During these uncertain times, it can be helpful to focus on facts and evidence-based information! In this session, Dr. Rebecca Dekker will talk about the latest research evidence on COVID-19 and pregnancy, as well as the implications of this research for families who are due to give birth during the pandemic. By the end of this session, you will be able to discuss the available research on COVID-19 in pregnancy, guidelines from professional groups from around the world, and the human rights of laboring families during a pandemic.
Founder, Evidence Based Birth®
Speaker: Paula Miller
Facilitator: Cynthia Pitter
Childbirth is a celebrated and positive stage in a women’s life cycle. For some women, the experience of childbirth is not quite so positive and can adversely affect psychological health and wellbeing. This presentation will focus on what constitutes as a traumatic birth, the psychological effects of a traumatic birthing experience on mother and infant and ways of reducing these effects. Current evidence base on interventions to alleviate psychological stress and co morbid symptoms following traumatic birth will be presented, along with barriers to intervention implementation such as midwifery job task demands and access to specialised training/supervision in perinatal mental health.
Presenter: Paula Taylor Miller, MSc. Occ Psy. awarded PhD scholarship, Centre for Maternal, Fetal and Infant Research, Ulster University, funded by The Department for the Economy, Northern Ireland. Supported by supervisors Professor Marlene Sinclair, Dr Patricia. Gillen, Dr Julie McCullough, Professor Paul William Miller.
Speaker: Hannah Slack and Beatrice Bennett
Facilitator: Jennifer Akuamoah-Boeteng
Description: Childbirth is a popular topic for mainstream factual television. Reality TV shows, like One Born Every Minute and Delivering Babies, attract large audiences but it was unclear how that might influence students’ decisions to study midwifery.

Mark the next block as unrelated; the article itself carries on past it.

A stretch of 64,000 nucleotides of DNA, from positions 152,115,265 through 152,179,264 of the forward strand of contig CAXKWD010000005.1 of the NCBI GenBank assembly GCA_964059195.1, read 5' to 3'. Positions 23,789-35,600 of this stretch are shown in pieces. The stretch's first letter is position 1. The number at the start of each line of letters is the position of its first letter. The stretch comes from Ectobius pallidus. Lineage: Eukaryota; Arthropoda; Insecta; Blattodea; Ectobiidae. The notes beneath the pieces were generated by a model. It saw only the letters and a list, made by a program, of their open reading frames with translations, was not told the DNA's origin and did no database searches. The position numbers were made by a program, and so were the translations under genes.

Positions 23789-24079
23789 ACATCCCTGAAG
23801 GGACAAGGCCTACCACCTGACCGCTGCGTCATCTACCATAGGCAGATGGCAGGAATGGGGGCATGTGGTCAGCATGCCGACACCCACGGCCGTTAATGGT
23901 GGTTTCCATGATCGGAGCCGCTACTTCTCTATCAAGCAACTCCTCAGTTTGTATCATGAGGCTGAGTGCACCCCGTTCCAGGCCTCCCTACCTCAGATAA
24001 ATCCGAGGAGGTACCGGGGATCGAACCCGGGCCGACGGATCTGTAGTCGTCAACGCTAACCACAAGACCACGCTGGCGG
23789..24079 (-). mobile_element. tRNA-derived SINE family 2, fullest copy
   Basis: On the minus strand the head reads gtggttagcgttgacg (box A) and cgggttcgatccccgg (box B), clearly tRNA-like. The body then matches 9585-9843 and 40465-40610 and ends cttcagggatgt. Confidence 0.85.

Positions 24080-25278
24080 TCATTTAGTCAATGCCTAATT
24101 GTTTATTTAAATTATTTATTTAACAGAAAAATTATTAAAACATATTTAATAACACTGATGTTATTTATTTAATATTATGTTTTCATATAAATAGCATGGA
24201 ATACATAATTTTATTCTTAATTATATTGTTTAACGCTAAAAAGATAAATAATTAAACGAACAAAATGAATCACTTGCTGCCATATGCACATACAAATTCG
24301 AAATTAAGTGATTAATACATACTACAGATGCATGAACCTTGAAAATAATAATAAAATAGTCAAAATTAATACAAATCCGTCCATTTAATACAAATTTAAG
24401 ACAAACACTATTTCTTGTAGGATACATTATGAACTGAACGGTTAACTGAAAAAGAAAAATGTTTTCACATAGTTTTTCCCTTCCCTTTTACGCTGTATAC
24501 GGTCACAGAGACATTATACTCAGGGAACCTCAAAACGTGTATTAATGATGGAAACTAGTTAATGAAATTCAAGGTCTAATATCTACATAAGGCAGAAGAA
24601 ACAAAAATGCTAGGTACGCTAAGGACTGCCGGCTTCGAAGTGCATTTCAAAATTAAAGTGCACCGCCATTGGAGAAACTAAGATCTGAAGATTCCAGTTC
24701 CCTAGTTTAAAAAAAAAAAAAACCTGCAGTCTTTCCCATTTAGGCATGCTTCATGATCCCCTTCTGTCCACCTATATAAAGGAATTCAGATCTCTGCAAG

The objectives were to investigate student midwives’ experiences of viewing childbirth on mainstream factual television and to explore implications for career intentions and potential pedagogical uses of television excerpts in midwifery education.
Following four focus groups and thematic analysis, four main themes were agreed upon:
- a) Changed Perspectives on Televised Childbirth
- b) Representations of Midwives and Social Implications
- c) Representation of Childbirth and Social Implications
- d) The Role of Televising Childbirth in Midwifery Education
We will discuss the research that was undertaken, the findings with explanations and the conclusions that have followed on from this, including future recommendations.
Check the time in your location: http://bit.ly/VIDoM20-session-21
Speaker: Halima Musa Abdul
Midwives have been reported as experiencing higher levels of stress compared to other healthcare professionals. In Nigeria, midwives’ stress is further increased due to palpable shortage of midwifery workforce and heavy workloads. This study explored midwives’ experiences of workplace adversity and resilience in tertiary hospitals in Northern Nigeria.
This study used a constructionist-grounded theory approach. Following ethical approval, data were collected via interviews and field notes with purposive and theoretical samples of midwives (n =34) across two tertiary institutions in Northern Nigeria. Data analysis was through the constant comparison process of grounded theory.
An unexpected finding was that adversity in the workplace could be caused by aggressive behaviour from women and their relatives resulting in a difficult midwife – client relationship.
Workplace violence within maternity is due to aggressive behaviour from women and their relatives among other factors. Understanding the resilient strategies adopted by these midwives is key to prevention.